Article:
Study: Inequities abound in Atlanta Public Schools

From spending to facilities and beyond, various forms of inequity affect the quality of an Atlanta Public Schools student's life in the classroom.

Credit: AJC FILE

Credit: AJC FILE

From spending to facilities and beyond, various forms of inequity affect the quality of an Atlanta Public Schools student's life in the classroom.

A Georgia State University study has confirmed what many children and adults alike have long suspected: Life for many Atlanta Public Schools students is unfair.

The "equity audit" produced on behalf of the Atlanta schools by Georgia State researchers found disparities among schools and regions of the city in everything from spending and teacher quality to playground facilities and PTA funding.

» MORE: APS Equity Audit Report (PDF) | (Text)

The Atlanta Journal-Constitution obtained the report through an open records request.

Among the report’s findings:

Spending: The Grady and North Atlanta clusters spend less per student than the APS average. The Carver, Jackson and Washington clusters spend more per student than average.

Facilities: Nine APS elementary schools do not have playgrounds. About half of elementary schools do not have a science lab.

PTA resources: PTA membership ranged from 2 members to 800. About 40 percent of schools' PTAs reported a budget of less than $1,000, but at least one PTA had a budget of more than $170,000

Teacher experience: Students in the North Region have the most experienced teachers on average. But within that region's schools, the most academically challenged students are taught by the least experienced teachers.

Gifted students: APS identified about 20 percent of students in the East and North regions as gifted; less than 10 percent of students in the South and West regions and charter schools were identified as gifted.

Student and community characteristics: The South region had the highest percentage of households earning less than $25,000 a year; the North region had the highest percentage of households earning more than $100,000 a year.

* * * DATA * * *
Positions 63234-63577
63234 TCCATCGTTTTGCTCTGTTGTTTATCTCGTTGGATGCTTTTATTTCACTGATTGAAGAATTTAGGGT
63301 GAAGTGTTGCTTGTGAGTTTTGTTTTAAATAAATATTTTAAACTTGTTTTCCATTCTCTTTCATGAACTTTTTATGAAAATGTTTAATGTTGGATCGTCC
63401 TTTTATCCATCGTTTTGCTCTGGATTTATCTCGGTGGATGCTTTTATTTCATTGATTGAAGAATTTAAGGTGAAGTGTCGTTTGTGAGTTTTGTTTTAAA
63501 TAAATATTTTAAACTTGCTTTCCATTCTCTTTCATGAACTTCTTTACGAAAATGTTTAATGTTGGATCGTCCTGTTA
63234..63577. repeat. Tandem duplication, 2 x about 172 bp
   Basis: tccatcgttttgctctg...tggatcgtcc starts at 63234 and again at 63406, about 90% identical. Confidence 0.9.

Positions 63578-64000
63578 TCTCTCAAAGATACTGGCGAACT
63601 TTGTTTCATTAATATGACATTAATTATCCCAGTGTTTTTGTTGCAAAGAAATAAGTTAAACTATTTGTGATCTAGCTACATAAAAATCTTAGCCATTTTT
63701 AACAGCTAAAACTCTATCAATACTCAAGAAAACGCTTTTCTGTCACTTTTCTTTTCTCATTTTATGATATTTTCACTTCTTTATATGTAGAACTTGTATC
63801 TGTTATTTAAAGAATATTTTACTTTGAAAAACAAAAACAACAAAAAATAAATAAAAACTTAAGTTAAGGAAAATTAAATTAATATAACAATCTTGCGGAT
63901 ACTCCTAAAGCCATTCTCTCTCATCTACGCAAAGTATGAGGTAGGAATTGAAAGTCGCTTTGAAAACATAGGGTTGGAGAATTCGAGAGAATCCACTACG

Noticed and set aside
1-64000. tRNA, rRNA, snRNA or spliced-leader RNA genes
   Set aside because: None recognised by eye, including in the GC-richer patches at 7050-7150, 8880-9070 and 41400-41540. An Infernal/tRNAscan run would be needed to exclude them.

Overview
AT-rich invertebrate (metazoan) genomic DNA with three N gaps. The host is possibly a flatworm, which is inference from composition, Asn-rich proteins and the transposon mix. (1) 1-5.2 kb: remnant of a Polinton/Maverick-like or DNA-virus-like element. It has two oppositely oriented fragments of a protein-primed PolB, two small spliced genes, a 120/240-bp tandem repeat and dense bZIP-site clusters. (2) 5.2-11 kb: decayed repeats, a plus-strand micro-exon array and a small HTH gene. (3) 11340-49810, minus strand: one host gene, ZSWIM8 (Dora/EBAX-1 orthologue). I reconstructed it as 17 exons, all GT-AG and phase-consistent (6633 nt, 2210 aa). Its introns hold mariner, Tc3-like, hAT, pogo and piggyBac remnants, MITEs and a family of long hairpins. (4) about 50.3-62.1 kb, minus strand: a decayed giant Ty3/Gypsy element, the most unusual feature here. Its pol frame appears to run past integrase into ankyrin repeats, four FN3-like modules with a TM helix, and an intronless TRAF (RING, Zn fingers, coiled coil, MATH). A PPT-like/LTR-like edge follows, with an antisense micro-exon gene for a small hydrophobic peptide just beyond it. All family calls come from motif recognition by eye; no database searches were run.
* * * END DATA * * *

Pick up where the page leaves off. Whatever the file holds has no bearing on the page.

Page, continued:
The report, for which APS paid $24,550, did not look at the reasons behind the disparities or at how or if APS should fix them. It did not examine how Atlanta schools have changed over time. And it did not look at the funding sources, such as outside donations or federal funding, for individual schools.

In some areas, the report reflects the belief among many Atlanta parents of “two systems in one,” of students from better-off families getting more resources than those from poorer families, APS Superintendent Erroll Davis said. But the report also shows that even within a single area of the city, the resources available to each school — and how those resources are used — can vary widely. In some schools within the same cluster, for example, about a quarter of spending is on instruction; in others, that figure is closer to 60 percent.

APS commissioned the report as the start toward fixing some of those inequities, and perhaps making life a little more fair for Atlanta children. The school board plans to begin discussing the issue by this fall.

Davis, who retires June 30, recommended that the Atlanta school board adopt a policy requiring the district to address inequities and measure how well it does that. Among Davis’ top recommendations: ensure struggling students get better teachers.

“Is it appropriate that we assign our least experienced, least trained assets or teachers to our most intractable problems?” Davis said. “If you look at any other fields of endeavor, that’s not how it’s done.”

Kevin Fortner, one of the report’s authors, said, “This is more about where we should look, not what conclusions we should draw. If we want to understand the why we need to do more investigation.”

But the report does give parents a clearer, district-wide picture of how Atlanta schools operate.

“Your gut instinct might say we need to do this, whatever ‘this’ is,” said Doug Wood, whose son will attend Toomer Elementary School. “This gives you an understanding of what’s actually going on.”

Read the main report here. Tell us in the comments, by email or on Twitter: Where do you see the greatest disparities in the Atlanta Public Schools? Which area do you think needs to be fixed first? Does this report reflect what you see in the Atlanta schools?

(You can read the full, 1,396-page report--including data and appendices--here.)